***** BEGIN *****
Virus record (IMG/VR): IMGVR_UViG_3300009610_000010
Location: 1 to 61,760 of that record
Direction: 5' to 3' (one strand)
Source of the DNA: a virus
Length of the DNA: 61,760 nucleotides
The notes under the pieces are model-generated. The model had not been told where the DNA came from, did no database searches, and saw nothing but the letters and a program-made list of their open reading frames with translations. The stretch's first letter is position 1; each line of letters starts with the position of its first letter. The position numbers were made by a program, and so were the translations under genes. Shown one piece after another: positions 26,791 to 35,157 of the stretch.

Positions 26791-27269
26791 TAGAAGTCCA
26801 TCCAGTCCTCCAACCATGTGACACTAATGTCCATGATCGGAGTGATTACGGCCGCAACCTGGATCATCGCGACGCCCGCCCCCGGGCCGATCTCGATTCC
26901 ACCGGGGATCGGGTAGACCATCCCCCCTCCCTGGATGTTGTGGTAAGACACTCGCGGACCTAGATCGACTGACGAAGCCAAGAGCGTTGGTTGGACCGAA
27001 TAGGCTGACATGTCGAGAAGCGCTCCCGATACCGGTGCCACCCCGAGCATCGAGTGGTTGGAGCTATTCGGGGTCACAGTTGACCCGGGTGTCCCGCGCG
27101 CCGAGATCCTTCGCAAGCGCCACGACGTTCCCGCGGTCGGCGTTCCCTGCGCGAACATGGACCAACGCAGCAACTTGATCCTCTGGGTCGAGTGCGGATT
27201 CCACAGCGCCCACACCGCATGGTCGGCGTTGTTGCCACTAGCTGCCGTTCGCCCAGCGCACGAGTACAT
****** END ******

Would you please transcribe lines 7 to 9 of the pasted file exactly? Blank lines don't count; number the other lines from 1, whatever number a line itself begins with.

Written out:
Positions 26791-27269
26791 TAGAAGTCCA
26801 TCCAGTCCTCCAACCATGTGACACTAATGTCCATGATCGGAGTGATTACGGCCGCAACCTGGATCATCGCGACGCCCGCCCCCGGGCCGATCTCGATTCC